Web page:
Culinary School: Mother Sauce

http://thmiii.com/ups.php May 21, 2010

Post image for Culinary School: Mother Sauce

When I was a kid I thought I’d probably own an advertising agency like my dad. I imagined a closet full of very trim looking blazers and lots of leather heeled shoes. I still remember promising my mom that I was going to be someone very important one day, thank you very much. Now, as I stand here in an apron splattered in tomato sauce, it all seems ironic. It wasn’t my dad’s career I was chasing after all. It was my mom’s.

A lot of what she cooked at home wasn’t fancy. She’d make chicken pot pie or meatloaf and we’d eat it in front of the TV on some nights, oafishly ignoring the work that she put into it. But a lot of what she made was pretty spectacular. There were deeply flavored mushroom soups and twice baked potatoes and steaks smothered in bĂ©rnaise sauce. To this day, that woman can peel a potato with a knife faster than I can reach for the peeler.

I’m thinking about her tonight because we’re learning two of the five mother sauces. Espagnole sauce happens to be the bubbling mess you see up and to the right. And it really thrills me. I don’t mean to say thrills in a way that fills up space or falls flat and soon turns into vapor. I mean, if I could hire a plane to write it in the sky, I would.

It’s not so much that it’s delicious. Though it is. Or that when combined with other ingredients and/or sauces its possibilities are limitless. Though they are. It’s that it connects me to Escoffier, it connects me to Julia Child, it connects me to Thomas Keller.

And as for class, I almost don’t want to write it. Things are running smoothly. I’ve got my ingredients laid out, I’m on time, there are no sudden realizations that I’m four steps behind or that I’ve charred the sauce at the bottom of the pot. I haven’t burned myself (amazing!) or been forced to use the bottom of a whisk as a stirring device.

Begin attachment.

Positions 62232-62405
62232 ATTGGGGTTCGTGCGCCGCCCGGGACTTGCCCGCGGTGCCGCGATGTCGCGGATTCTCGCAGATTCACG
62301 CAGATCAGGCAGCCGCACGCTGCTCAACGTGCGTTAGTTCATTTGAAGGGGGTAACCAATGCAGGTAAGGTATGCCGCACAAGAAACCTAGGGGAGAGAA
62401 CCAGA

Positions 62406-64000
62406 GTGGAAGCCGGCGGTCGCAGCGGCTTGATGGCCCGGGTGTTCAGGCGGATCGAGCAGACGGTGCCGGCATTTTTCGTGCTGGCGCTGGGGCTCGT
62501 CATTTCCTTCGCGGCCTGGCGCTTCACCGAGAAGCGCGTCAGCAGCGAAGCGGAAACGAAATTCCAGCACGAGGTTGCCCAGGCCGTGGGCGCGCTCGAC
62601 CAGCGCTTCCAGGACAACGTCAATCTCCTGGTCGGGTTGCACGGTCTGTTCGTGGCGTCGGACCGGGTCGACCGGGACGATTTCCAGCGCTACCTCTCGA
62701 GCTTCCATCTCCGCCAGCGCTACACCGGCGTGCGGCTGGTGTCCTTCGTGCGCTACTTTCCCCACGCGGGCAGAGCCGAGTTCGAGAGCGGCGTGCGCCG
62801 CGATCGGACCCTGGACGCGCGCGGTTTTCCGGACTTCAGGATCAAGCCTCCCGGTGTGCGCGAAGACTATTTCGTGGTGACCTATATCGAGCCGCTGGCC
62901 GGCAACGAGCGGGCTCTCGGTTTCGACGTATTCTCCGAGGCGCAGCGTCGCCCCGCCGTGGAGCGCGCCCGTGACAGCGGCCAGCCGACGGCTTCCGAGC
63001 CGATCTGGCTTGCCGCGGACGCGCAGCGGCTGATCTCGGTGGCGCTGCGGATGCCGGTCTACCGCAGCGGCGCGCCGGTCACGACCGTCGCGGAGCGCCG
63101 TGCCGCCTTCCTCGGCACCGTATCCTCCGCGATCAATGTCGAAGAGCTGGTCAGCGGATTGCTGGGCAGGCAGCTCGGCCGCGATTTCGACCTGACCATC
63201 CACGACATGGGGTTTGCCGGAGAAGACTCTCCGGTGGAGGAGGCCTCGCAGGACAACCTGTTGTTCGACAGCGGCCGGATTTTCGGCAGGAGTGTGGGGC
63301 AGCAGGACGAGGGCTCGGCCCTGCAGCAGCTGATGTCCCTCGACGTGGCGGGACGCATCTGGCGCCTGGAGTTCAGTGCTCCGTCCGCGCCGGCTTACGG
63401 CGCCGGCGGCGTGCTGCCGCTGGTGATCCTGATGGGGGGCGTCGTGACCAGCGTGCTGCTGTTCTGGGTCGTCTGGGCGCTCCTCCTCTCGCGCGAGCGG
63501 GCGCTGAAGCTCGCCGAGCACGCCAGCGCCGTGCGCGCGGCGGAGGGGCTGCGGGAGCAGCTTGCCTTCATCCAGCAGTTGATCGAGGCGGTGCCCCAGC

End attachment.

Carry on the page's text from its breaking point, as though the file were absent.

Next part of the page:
“Good,” my instructor says after he samples my tomato sauce. I jet down the line to grab another onion and I feel breeze hit my face. I’ve channeled out the daytime work stress, I’ve blocked that whole financial conversation I had with my husband earlier. I’m here, I’m making sauce and that’s all I know right now.

That’s not true. I also know this: I don’t need a corner office or fancy shoes or a special parking space in this life. I just need a really big pot of sauce. Bubbling, hot, mad, wise and sprinkling my apron with goodness.

{ 5 comments… read them below or add one }

Julie May 21, 2010 at 8:49 am

Espagnole is one of my very, very favorite sauces, and I think it’s really overlooked in contemporary cuisine. I love it particularly as Chausseur– what can’t be made better with demiglace?– particularly at Bouchon, and particularly dipping french fries in it. Decadent.

I love your comment about the sauce connecting you to Escoffier, Julia Child, Thomas Keller. This is why I like food– it crosses time, class and gender and unites all of us.

Reply

Courtney May 21, 2010 at 11:04 am

Thanks and funny you mention chausseur, we made it as a small sauce. Combining brown sauce and demi-glace feels like some sort of wacko science experiment but in the end it’s worth it.

Reply

Intuitive Eggplant May 21, 2010 at 3:09 pm

So glad your blog is back up and running. Can’t even imagine how you felt when things disappeared. You have a fine archive here, and I look forward to more!

Reply

Courtney May 22, 2010 at 7:08 am

Phew, that was scary. I’d like to tell you I was confident about getting it back but those around me would tell you I was (a little) grumpy about the whole thing. Thank you!!

Reply

jill May 26, 2010 at 8:47 am

girl, you are so saucy! (sorry, just couldn’t resist). now you’ll have to come over to my house and help me make that chicken salad sauce.

Reply

Cancel reply

Leave a Comment

Previous post:

Next post: